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Valley Fever in Dogs

Dog in desert
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Severity: i High
Life stage: All

Valley Fever in dogs is a serious disease caused by exposure to the fungus Coccidioides immitis. Symptoms can range from cough, fever, and lethargy to more severe signs such as weight loss, seizures, and loss of coordination. Symptoms typically appear 1-3 weeks after exposure. Not all dogs will develop symptoms that require treatment. 

Valley Fever, also known as coccidiomycosis, is a fungal infection in dogs. Infection occurs when an animal is exposed to the fungus Coccidioides immitis.

This fungus is localized to certain geographic areas, meaning that your dog’s risk of contracting Valley Fever is based largely on where you live. In areas where the fungus is present, a relatively high number of dogs will become infected at some point during their lifetime, but only a percentage will develop symptomatic signs that require treatment. 

What is Valley Fever in Dogs?

Valley Fever is a disease that is caused by the fungus Coccidioides immitis. While many infections with this fungus are asymptomatic (do not show symptoms) and clear up spontaneously, some infected dogs go on to develop Valley Fever. Signs of illness range from a mild upper respiratory tract infection to a wide-spread disease affecting the brain, bones, and other internal organs.

Traditionally, Valley Fever has been found primarily in Central and South America and the Southwestern United States. However, in recent years, the distribution of this fungus has begun to spread to other geographic areas, including as far north as Washington State. Talk to your veterinarian to determine whether Valley Fever is a concern in your geographic area.

How Do Dogs Get Valley Fever?

Dog sniffing in the desert

The fungus that causes Valley Fever, Coccidioides immitis, is found in the soil. It can remain dormant for long periods of time, even at high desert temperatures. When the soil is disturbed by weather, fungal spores can aerosolize (be released into the air) and be inhaled by people and pets. Dogs may also contract coccidiomycosis by digging in the dirt or using their noses to investigate rodent burrows.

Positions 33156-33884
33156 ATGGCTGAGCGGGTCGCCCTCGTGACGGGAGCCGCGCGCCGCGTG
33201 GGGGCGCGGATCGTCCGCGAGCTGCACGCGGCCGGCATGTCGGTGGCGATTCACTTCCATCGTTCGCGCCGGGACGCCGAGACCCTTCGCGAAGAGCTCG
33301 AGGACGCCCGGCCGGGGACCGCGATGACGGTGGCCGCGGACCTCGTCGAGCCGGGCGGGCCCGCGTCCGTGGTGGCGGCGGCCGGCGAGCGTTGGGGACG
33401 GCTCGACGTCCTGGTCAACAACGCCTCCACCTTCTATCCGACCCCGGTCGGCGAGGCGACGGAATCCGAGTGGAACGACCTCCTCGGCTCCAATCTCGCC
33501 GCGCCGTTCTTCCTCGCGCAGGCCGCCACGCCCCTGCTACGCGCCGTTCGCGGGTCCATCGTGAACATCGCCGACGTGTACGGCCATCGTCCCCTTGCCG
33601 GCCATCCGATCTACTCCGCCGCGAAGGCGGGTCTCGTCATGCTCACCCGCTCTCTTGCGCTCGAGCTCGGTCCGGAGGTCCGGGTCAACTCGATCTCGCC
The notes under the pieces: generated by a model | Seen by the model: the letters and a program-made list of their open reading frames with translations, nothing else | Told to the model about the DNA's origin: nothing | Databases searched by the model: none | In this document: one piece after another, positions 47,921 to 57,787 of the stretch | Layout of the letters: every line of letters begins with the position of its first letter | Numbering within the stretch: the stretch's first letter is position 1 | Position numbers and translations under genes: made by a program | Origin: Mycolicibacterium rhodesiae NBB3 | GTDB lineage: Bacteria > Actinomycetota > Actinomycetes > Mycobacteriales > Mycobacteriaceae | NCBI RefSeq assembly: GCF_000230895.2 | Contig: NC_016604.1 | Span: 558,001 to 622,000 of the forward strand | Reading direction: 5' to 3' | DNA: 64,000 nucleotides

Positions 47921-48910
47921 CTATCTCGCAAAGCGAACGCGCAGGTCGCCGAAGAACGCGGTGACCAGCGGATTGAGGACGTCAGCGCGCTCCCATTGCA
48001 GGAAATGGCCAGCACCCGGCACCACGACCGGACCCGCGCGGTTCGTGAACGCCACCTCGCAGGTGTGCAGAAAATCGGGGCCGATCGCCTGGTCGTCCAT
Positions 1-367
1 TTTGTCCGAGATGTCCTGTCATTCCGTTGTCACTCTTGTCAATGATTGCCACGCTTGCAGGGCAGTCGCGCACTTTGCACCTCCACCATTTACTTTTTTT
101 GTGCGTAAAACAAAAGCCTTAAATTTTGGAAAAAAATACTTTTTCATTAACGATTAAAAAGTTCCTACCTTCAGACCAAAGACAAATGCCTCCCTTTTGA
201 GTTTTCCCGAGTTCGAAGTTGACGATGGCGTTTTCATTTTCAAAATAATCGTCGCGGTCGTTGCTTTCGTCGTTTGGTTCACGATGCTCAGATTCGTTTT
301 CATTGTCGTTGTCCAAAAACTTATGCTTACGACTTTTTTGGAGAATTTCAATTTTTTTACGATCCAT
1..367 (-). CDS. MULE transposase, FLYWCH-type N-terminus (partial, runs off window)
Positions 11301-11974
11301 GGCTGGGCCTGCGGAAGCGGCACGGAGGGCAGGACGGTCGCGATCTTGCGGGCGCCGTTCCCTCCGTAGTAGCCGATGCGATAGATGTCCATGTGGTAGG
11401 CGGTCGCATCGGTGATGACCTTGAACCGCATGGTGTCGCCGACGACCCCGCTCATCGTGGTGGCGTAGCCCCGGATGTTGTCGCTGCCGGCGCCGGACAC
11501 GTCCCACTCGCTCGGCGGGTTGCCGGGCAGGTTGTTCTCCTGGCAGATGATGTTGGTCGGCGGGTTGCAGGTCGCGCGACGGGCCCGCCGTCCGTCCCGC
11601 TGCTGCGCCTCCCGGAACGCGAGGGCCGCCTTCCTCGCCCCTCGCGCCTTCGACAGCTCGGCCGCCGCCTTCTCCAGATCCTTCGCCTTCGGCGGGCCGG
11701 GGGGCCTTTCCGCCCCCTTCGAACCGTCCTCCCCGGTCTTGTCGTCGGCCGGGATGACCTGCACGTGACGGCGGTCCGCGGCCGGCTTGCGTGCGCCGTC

Valley Fever is most common in young, male, large breed dogs, especially those that are permitted to roam freely outdoors (as opposed to being leash-walked on sidewalks). Valley Fever appears to be especially prevalent in Boxers and Doberman Pinschers.  

Is Valley Fever Contagious in Dogs?

While Valley Fever can infect people and other pets (including cats, horses, and even some exotic pets), it is not considered a contagious disease. Your dog cannot transmit Valley Fever to you or other household pets through coughing or contact, and you cannot transmit Valley Fever to your pets. 

Any dog infected with the disease came into direct contact with Coccidioides immitis.

Valley Fever Symptoms in Dogs

Valley Fever can be divided into two separate clinical forms: primary and disseminated. In primary Valley Fever, clinical signs of illness are confined to the lungs. In disseminated Valley Fever, however, the fungus spreads throughout the body. This results in clinical signs affecting a wide range of body systems. 

Valley Fever may be difficult to distinguish from kennel cough or pneumonia in dogs. 

Signs of primary Valley Fever include: 

  • Cough
  • Fever
  • Lethargy
  • Decreased appetite

Disseminated Valley Fever, in contrast, is a more severe condition. Affected dogs may demonstrate a variety of symptoms, depending on where the fungus has spread within their body. Signs of disseminated Valley Fever may include:

  • Weight loss
  • Nosebleed
  • Seizures
  • Altered mental state
  • Pacing
  • Ataxia (stumbling as if drunk)
  • Limb weakness (limping) or paralysis
  • Blindness 
  • Eye inflammation
  • Lameness
  • Painful, swollen joints 
  • Back or neck pain
  • Swollen lymph nodes
  • Non-healing skin wounds
  • Draining wounds

While many infections with Coccidioides immitis are asymptomatic, symptomatic Valley Fever is a serious medical condition. Disseminated Valley Fever, in particular, requires urgent treatment. If a dog develops Valley Fever, signs of illness typically develop one to three weeks after exposure to the fungus. 

Diagnosing Valley Fever in Dogs

Boxer dog at the vet